Listening to the music of Siempre Más Allá, it certainly seems that the young French pianist, Adrien Brandeis has strengthened the belief that he is a proverbial citizen of the Afro-Caribbean universe. To be clear Mr Brandeis still loves all music and swings as hard as any pianist who loves Black American Music – that is, music that you can sing and dance to. But also continues to be beguiled by the rolling thunder of Afro-Caribbean music. The wild call of the rhythms and the joie de vivre of the questing melodies and harmonies not only appeal to his ear, but also speak to him in the hidden parts of his heart.
By his own admission Siempre Más Allá took root during three tours to Mexico undertaken under the aegis of the Fédération des Alliances Françaises du Mexique. The virtually all-Afro-Cuban repertoire of the album radiates charm at every turn. These disarmingly natural and eloquent performances bring out the music’s inherent drama and penchant for tumbao with a deft touch while indulging Brandeis’ lyrical instincts to the full. Meticulously balanced, the four quartet pieces, the trio and duo pieces feel as if they are chamber works. Brandeis’ astonishingly insightful playing is musically captivating and technically blemishless. Each phrase rings so completely true that one can’t imagine the music played any other way.
The album features Mr Brandeis and a group of very accomplished musicians. These include the celebrated Cuban percussionist Roberto Vizcaíno Guillot [on two tracks] and his son Roberto Vizcaíno Jr., Mexican drummer José Loria Triay make up the wall of percussion. The Brasilian bassist Giliard Lopes brings his distinctive veritas to the whole rhythm section. The big surprise here is, perhaps, the presence of the great Cuban Horacio “El Negro” Hernández sitting in the drum chair on La buena vibra.
Siempre Más Allá is an affirmation of Brandeis’ enduring love and natural affinity for Latin music. Not surprisingly the music seems to echo the famous Latin American phrase: “¡Que rico bailo yo!” [which, in English, exclaims: “How well I dance!”]. This is no hyperbole as the music – in its pulses and rhythms show as Brandeis traverses the rhythmic topography of the Caribbean and Latin America. Along the way Brandeis plunged into the world of changüí, the chacarera, Brasilian gaucho music and the ancient melodic thunder of bàtá drums.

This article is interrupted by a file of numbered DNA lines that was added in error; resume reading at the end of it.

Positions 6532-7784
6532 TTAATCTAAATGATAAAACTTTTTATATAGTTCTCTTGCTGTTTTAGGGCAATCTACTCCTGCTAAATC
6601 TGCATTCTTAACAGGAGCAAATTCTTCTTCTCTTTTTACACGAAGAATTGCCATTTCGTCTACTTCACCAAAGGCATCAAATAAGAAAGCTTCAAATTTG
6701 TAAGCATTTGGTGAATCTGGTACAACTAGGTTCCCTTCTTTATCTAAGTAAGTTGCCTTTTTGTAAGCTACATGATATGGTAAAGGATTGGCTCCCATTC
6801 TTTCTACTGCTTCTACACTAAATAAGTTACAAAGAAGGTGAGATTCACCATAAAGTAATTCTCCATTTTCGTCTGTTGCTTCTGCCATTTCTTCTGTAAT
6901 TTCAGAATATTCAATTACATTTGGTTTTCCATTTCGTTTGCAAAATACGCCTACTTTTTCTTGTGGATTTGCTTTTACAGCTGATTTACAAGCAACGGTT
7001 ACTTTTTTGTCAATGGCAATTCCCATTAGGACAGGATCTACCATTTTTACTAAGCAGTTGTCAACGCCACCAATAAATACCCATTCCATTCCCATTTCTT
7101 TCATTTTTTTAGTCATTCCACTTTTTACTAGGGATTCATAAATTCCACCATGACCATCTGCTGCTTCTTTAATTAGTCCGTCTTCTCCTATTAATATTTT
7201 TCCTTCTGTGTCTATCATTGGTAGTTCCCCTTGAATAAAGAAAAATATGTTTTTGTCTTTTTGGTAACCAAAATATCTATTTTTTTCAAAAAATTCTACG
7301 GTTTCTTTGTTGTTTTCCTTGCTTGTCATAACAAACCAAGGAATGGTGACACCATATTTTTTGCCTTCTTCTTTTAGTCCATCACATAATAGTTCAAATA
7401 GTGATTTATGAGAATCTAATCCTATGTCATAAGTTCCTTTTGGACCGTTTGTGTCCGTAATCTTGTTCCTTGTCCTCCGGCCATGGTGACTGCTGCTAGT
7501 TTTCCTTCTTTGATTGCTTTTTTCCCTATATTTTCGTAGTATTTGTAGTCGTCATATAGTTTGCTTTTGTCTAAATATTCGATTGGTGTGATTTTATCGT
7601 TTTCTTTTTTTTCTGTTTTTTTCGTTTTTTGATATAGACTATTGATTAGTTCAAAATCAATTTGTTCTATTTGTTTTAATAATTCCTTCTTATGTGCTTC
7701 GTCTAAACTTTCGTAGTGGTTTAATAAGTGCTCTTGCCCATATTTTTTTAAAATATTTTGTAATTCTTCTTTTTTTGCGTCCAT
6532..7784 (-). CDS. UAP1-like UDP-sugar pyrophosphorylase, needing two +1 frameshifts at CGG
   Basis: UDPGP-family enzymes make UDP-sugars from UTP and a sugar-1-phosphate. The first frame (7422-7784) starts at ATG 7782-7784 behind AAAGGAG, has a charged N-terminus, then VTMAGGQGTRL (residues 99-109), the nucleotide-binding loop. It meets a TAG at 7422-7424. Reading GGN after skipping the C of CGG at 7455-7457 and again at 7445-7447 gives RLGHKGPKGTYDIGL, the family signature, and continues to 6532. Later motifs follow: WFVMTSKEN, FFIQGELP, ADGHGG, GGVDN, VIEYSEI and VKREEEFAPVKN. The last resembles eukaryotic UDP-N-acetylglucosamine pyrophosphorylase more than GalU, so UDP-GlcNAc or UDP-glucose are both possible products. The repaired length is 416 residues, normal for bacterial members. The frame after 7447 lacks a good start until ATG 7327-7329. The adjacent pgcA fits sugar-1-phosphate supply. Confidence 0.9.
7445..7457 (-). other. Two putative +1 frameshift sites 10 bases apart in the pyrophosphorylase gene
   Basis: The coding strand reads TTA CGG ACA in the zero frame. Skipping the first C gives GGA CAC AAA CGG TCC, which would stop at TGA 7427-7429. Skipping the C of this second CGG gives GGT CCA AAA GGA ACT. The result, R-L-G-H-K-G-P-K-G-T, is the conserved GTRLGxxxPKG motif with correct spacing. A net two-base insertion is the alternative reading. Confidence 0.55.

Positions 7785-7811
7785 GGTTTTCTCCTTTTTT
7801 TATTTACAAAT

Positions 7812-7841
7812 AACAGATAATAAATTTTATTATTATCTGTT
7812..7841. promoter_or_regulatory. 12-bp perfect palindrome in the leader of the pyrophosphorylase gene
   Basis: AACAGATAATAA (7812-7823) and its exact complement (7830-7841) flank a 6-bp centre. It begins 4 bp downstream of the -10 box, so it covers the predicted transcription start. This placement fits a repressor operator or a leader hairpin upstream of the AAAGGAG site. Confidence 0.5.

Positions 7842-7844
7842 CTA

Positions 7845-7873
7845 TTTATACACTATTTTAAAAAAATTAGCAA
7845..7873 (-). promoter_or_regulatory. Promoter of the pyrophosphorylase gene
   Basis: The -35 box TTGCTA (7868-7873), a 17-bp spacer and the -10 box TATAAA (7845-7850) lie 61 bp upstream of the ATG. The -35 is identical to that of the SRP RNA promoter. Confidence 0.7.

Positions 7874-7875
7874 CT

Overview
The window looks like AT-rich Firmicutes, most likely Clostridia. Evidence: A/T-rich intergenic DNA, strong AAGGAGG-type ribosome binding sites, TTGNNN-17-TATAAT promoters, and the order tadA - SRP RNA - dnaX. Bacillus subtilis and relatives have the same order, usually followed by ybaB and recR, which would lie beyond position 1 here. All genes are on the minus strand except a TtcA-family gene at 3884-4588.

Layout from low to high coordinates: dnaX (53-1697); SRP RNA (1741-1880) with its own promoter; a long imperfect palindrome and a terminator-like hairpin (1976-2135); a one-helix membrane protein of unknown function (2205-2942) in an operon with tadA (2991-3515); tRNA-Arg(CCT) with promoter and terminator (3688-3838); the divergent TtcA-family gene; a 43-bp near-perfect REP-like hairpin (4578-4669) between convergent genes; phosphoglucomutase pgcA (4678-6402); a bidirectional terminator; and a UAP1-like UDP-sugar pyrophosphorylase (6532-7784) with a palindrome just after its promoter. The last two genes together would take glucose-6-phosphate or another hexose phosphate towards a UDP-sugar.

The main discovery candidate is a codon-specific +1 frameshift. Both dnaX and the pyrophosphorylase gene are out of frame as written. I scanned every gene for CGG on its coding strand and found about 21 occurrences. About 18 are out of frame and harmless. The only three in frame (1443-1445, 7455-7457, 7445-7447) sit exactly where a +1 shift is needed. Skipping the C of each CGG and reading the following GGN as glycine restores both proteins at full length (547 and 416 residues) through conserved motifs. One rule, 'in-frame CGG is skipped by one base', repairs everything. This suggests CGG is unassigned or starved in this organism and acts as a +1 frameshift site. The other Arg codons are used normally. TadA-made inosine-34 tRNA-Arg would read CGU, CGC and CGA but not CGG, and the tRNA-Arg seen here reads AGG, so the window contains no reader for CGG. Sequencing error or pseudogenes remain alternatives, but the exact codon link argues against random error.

From the get-go listeners will find themselves immersed in quite another world of rippling percussive grooves. The track Ek Bakam, for instance, conjures the intricate architecture; the line and flow of an epic Mayan civilisation located in the Yucatan. Narratives from the Latin world abound – often paying homage to famous traditional musicians. Pancho’s Power is one such chart inspired by the vivid world of the legendary trio Los Panchos. Brandeis gives his percussion section a lot of space when he puts the spotlight on them on Tierra de Oportunidades – a wistful memory of the pianist’s three tours to Mexico, which is also incidentally the popular provincial slogan of the Mexican state of Guanajuato. On Huachi-Huachi Brandeis digs deep into the epicurean delights of the only Latin country in North America with this song in praise of a kind of gourmet Mexican fish: the huachinango.
Brandeis then celebrates his association with percussion colourist Roberto Vizcaíno Jr. with the extraordinary music of Vizcaíno Blues, a piece unique with its exploratory chromaticisms and elegant sonorities that beautifully capture the eloquence of the percussionist in whose praise the music is written. Mindful of the fact that Vizcaíno is Cuban but makes his home in Mexico, Brandeis shapes the rhythmic and harmonic palette of the piece accordingly. On La Buena Vibra Brandeis delivers astonishing pianistic fireworks in the piece’s melodic and harmonic lines, played at a frenetic pace, to mirror the style of its dedicatee, Michel Camilo. The pianist demonstrates an authentic home-grown grasp of Cuban music as he reimages Voy a Apagar la Luz, by the legendary and late-singer Armando Manzanero, here adapted as a wistful solo piano work. Meanwhile on the dizzying ride of Humpty Dumpty the pianist pays homage to another idol: Chick Corea, by revisiting the sparkling composition of the recently-deceased piano maestro.
It is hard not to be mesmerised by this spirited and finely nuanced music artfully crafted in an album by Adrien Brandeis, a pianist who is about to take the world by storm with a recording that is going to be one of the finest by any musician located outside the Latin American sub-continent.
Tracks – 1: Huachi Huachi; 2: Alegría; 3: Pancho’s Power; 4: Ek balam; 5: Un peu d’espoir; 6: Vizcaíno’s Blues; 7: Tierra de oportunidades; 8: Humpty Dumpty; 9: La buena vibra; 10: Voy a apagar la luz
Musicians – Adrien Brandeis: piano; Giliard Lopes: contrabass; José Loria Triay: drums; Roberto Vizcaíno Jr: congas and bàtá drums. Featuring – Roberto Vizcaíno Guillot: percussion [1, 6]; Horacio “El Negro” Hernández: drums 
Released – 2022
Label – Mantodea Music Productions
Runtime – 58:25
YouTube Video – Adrien Brandeis – Siempre más allá (EPK)
YouTube Audio – Adrien Brandeis – Vizcaíno’s Blues